3.4 Collider signature
Decay branching ratio of \(U(1)_{B2L_eL_\tau }\) gauge boson \(Z'\), where we have show the lepton flavor individually
\(q{\bar{q}}\)  \(e^+e^\)  \(\mu ^+\mu ^\)  \(\tau ^+\tau ^\)  \(\nu \nu \)  NN  \(H_1H_1\) 

0.154  0.308  0  0.077  0.192  0.192  0.077 
Left pattern: predicted cross section ratios in \(U(1)_{B2L_eL_\tau }\) and corresponding limit from LHC. Right pattern: allowed parameter space in the \(g'\)\(M_{Z'}\) plane
Branching ratios of charge scalar \(\eta _{1,2}^\pm \)
Final state  \(e^\pm N_1\)  \(\mu ^\pm N_1\)  \(\tau ^\pm N_1\)  \(e^\pm N_2\)  \(\mu ^\pm N_2\)  \(\tau ^\pm N_2\) 

\(\eta ^\pm _1\)  0.000  0.465  0.099  0.000  0.178  0.258 
\(\eta ^\pm _2\)  0.043  0.000  0.611  0.113  0.000  0.233 
4 Conclusion
The scotogenic model is an elegant pathway to explain the origin of neutrino mass and dark matter. Meanwhile, texturezeros in neutrino mass matrix provide a promising way to under stand the leptonic flavor structure. Therefore, it is appealing to connect the scotogenic model with texturezeros. In this paper, we propose a viable approach to realise two texturezeros in the scotogenic model with flavor dependent \(U(1)_{B2L_\alpha L_\beta }\) gauge symmetry. These models are extended by two righthanded singlets \(N_{Ri}\) and two inert scalar doublets \(\eta _{i}\), which are odd under the dark \(Z_2\) symmetry. Six kinds of texturezeros are realised in our approach, i.e., texture \(A_1\), \(A_2\), \(B_3\), \(B_4\), \(D_1\) and \(D_2\). Among all the six texturezeros, we find that texture \(A_1\) and \(A_2\) are allowed by current experimental limits, while texture \(B_3\) and \(B_4\) are marginally allowed. Besides, texture \(D_1\) and \(D_2\) are already excluded by neutrino oscillation data.

The texture \(A_1\) predicts vanishing neutrinoless double beta decay rate. And only normal neutrino mass hierarchy is allowed. It predicts \(m_1\sim 0.007\) eV, \(m_2\sim 0.01\) eV, and \(m_3\approx \sqrt{\Delta m^2}\sim 0.05\) eV, then \(\sum m_i\sim 0.07\) eV. There are also strong correlation between the Dirac and Majorana phases, i.e., \(\rho \approx \frac{\delta }{2}\) and \(\sigma \approx \frac{\delta }{2}\frac{\pi }{2}\).
 The ratios of corresponding Yukawa couplings are also predicted by neutrino oscillation data, e.g.,$$\begin{aligned} \frac{h_{\tau 2}}{h_{\mu 1}}:\frac{f_{\tau 1}}{h_{\mu 1}} :\frac{f_{e2}}{h_{\mu 1}}\simeq 0.745:0.933:0.401. \end{aligned}$$

Due to specific Yukawa structure, the LFV process \(\mu \rightarrow e\gamma \) is missing at oneloop level. Meanwhile, large cancellations are possible for \(\tau \rightarrow \mu \gamma \) and \(\tau \rightarrow e\gamma \) with degenerate righthanded singlets. More stringent constraint comes from muon anomalous magnetic moment \(\Delta a_\mu \). Although \({\mathcal {O}}(1)\) Yukawa couplings are easily to avoid such limit.

Satisfying all constraints, correct relic density of dark matter \(N_1\) is achieved for \(M_{N_1}\lesssim M_{\eta }<500\) GeV with \(h_{\mu 1}\lesssim 1\) or \(M_\eta >500\) GeV with \(h_{\mu 1}>1\).As for direct detection, we have shown that the predicted spinindependent DMnucleon cross section \(\sigma ^\text {SI}\) with \(\sin \alpha =0.1\) satisfies the current XENON1T limit, but is within future reach of LZ.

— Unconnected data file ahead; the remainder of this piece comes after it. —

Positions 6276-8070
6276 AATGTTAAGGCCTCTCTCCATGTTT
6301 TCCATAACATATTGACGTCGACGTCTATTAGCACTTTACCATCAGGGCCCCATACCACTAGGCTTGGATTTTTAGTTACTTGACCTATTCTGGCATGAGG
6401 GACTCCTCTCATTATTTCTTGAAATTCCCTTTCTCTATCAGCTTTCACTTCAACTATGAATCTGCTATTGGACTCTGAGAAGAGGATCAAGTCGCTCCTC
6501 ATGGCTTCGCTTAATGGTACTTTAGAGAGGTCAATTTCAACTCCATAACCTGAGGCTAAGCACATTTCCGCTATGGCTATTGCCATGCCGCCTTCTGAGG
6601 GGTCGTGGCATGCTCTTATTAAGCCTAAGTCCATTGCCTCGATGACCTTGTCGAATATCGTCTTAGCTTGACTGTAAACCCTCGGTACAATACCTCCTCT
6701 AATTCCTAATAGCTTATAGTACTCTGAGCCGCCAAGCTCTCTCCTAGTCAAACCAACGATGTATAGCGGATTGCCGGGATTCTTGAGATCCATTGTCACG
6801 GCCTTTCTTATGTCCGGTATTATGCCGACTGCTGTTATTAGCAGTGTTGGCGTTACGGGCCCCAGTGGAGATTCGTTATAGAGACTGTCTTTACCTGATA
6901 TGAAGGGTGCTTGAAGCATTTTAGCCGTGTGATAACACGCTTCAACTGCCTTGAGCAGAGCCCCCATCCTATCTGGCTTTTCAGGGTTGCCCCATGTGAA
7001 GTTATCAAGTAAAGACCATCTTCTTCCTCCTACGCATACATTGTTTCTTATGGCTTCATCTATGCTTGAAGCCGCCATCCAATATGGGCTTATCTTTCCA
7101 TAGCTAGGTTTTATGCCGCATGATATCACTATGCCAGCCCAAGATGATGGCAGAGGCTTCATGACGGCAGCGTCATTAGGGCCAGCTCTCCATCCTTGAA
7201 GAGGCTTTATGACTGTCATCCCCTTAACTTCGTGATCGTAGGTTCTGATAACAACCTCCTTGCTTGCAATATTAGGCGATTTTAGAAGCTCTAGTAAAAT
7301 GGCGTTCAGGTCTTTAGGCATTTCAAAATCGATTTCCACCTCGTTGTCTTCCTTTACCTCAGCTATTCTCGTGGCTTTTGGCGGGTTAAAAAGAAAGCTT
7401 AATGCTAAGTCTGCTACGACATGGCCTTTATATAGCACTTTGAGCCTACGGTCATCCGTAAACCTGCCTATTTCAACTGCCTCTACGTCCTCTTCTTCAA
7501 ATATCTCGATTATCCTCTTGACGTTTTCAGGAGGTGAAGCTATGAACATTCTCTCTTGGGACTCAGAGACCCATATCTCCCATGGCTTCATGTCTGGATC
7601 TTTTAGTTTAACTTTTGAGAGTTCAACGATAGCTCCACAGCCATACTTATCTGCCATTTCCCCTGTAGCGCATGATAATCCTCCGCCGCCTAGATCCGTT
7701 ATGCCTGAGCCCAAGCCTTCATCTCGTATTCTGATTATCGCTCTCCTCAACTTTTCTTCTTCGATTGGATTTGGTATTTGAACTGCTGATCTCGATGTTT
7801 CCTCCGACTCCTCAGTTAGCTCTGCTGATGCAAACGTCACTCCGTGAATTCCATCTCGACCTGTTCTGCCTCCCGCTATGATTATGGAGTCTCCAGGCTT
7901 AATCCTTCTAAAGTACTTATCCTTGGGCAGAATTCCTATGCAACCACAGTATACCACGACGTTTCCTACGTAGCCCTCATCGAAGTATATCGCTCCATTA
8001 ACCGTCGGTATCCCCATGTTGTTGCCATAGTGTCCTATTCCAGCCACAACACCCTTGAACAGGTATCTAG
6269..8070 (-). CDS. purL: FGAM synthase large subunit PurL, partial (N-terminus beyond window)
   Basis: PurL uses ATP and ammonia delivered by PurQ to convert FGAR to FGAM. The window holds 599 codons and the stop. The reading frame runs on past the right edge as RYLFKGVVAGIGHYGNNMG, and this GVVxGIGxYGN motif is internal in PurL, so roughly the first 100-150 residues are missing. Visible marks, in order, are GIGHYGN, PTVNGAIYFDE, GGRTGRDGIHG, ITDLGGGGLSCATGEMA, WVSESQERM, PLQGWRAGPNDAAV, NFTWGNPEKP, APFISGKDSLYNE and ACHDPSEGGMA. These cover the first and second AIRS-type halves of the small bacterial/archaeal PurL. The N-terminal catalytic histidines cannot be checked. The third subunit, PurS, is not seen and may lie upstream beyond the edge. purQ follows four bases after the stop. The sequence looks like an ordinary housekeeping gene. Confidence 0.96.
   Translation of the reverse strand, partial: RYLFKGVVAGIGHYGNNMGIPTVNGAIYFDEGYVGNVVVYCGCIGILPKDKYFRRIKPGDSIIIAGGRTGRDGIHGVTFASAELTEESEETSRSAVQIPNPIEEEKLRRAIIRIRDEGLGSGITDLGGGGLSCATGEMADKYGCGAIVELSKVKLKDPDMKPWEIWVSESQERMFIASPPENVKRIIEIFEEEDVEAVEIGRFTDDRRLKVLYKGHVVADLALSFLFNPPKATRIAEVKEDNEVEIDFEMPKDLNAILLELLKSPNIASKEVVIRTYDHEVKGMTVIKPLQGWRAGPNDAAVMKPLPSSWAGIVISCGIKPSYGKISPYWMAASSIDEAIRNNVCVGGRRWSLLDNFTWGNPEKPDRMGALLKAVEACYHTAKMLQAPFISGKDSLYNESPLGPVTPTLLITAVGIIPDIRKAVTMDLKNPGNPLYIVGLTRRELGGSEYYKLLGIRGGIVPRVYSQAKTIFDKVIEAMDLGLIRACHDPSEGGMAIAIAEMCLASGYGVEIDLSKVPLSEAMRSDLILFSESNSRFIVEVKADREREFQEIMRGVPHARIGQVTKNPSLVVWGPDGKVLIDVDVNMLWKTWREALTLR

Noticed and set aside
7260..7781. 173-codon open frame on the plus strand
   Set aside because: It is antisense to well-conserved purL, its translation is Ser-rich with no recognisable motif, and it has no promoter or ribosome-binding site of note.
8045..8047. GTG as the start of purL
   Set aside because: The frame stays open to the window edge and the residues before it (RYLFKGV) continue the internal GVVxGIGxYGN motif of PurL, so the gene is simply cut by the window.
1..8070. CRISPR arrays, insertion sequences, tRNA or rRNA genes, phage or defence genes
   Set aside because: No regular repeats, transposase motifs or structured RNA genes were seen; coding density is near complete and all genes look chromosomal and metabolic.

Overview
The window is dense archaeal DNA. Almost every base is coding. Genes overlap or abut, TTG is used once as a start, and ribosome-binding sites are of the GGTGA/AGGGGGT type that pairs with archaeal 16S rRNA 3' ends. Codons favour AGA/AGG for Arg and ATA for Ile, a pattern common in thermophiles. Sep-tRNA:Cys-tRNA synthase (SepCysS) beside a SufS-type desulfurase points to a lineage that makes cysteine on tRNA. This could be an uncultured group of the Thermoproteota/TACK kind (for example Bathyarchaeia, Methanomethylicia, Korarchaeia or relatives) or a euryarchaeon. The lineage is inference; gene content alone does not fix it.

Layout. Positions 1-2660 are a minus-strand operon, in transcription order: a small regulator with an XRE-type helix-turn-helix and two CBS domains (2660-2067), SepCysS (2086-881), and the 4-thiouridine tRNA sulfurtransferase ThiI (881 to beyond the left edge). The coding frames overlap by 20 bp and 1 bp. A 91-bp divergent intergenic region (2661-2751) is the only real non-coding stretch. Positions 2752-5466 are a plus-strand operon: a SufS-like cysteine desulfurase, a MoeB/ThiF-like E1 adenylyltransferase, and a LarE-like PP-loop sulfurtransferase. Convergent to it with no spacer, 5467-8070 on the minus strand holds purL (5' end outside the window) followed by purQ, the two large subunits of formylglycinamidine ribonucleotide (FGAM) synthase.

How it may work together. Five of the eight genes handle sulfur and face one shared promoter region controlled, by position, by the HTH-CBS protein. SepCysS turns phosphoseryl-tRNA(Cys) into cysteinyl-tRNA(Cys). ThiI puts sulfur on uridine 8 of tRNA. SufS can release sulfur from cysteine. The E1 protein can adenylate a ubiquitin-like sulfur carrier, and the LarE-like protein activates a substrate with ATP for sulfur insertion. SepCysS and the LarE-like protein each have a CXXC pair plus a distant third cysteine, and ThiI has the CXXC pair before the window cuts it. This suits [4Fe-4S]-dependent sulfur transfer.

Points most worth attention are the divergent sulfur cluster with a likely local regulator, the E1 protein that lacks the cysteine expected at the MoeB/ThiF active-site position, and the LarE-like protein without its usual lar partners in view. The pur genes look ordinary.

The Majoron J contributes to invisible decay of SM Higgs. The additional scalar singlet \(H_1\) can be probe in the channel \(gg\rightarrow H_1\rightarrow W^+W^, ZZ\) at LHC. Decays of charged scalars \(\eta _{1,2}^\pm \) lead to Open image in new window signature. Note that the corresponding branching ratios are also correlated with neutrino oscillation parameters.
 The neutral gauge boson \(Z'\) is promising via the dielectron signature \(pp\rightarrow Z' \rightarrow e^+e^\). Its \(B2L_eL_\tau \) nature can be confirmed by$$\begin{aligned}&\text {BR}(Z'\rightarrow b{\bar{b}}):\text {BR}(Z'\rightarrow e^+e^):\text {BR}(Z'\rightarrow \mu ^+\mu ^)\\&\quad :\text {BR}(Z'\rightarrow \tau ^+\tau ^)=\frac{1}{3}:4:0:1, \end{aligned}$$
Notes
Acknowledgements
The work of Weijian Wang is supported by National Natural Science Foundation of China under Grant Numbers 11505062, Special Fund of Theoretical Physics under Grant Numbers 11447117 and Fundamental Research Funds for the Central Universities under Grant Numbers 2014ZD42. The work of ZhiLong Han is supported by National Natural Science Foundation of China under Grant Nos. 11805081 and 11605075, Natural Science Foundation of Shandong Province under Grant Nos. ZR2019QA021, ZR2018MA047, ZR2017JL006 and ZR2014AM016.
References
 1.E. Ma, Phys. Rev. D 73, 077301 (2006). arXiv:hepph/0601225 ADSCrossRefGoogle Scholar
 2.L.M. Krauss, S. Nasri, M. Trodden, Phys. Rev. D 67, 085002 (2003). arXiv:hepph/0210389 ADSCrossRefGoogle Scholar
 3.M. Aoki, S. Kanemura, O. Seto, Phys. Rev. Lett. 102, 051805 (2009). arXiv:0807.0361 [hepph]ADSCrossRefGoogle Scholar
 4.E. Ma, Mod. Phys. Lett. A 21, 1777 (2006). arXiv:hepph/0605180 ADSCrossRefGoogle Scholar
 5.T. Hambye, K. Kannike, E. Ma, M. Raidal, Phys. Rev. D 75, 095003 (2007). arXiv:hepph/0609228 ADSCrossRefGoogle Scholar
 6.D. Aristizabal Sierra, J. Kubo, D. Restrepo, D. Suematsu, O. Zapata, Phys. Rev. D 79, 013011 (2009). arXiv:0808.3340 [hepph]
 7.D. Suematsu, T. Toma, T. Yoshida, Phys. Rev. D 79, 093004 (2009). arXiv:0903.0287 [hepph]ADSCrossRefGoogle Scholar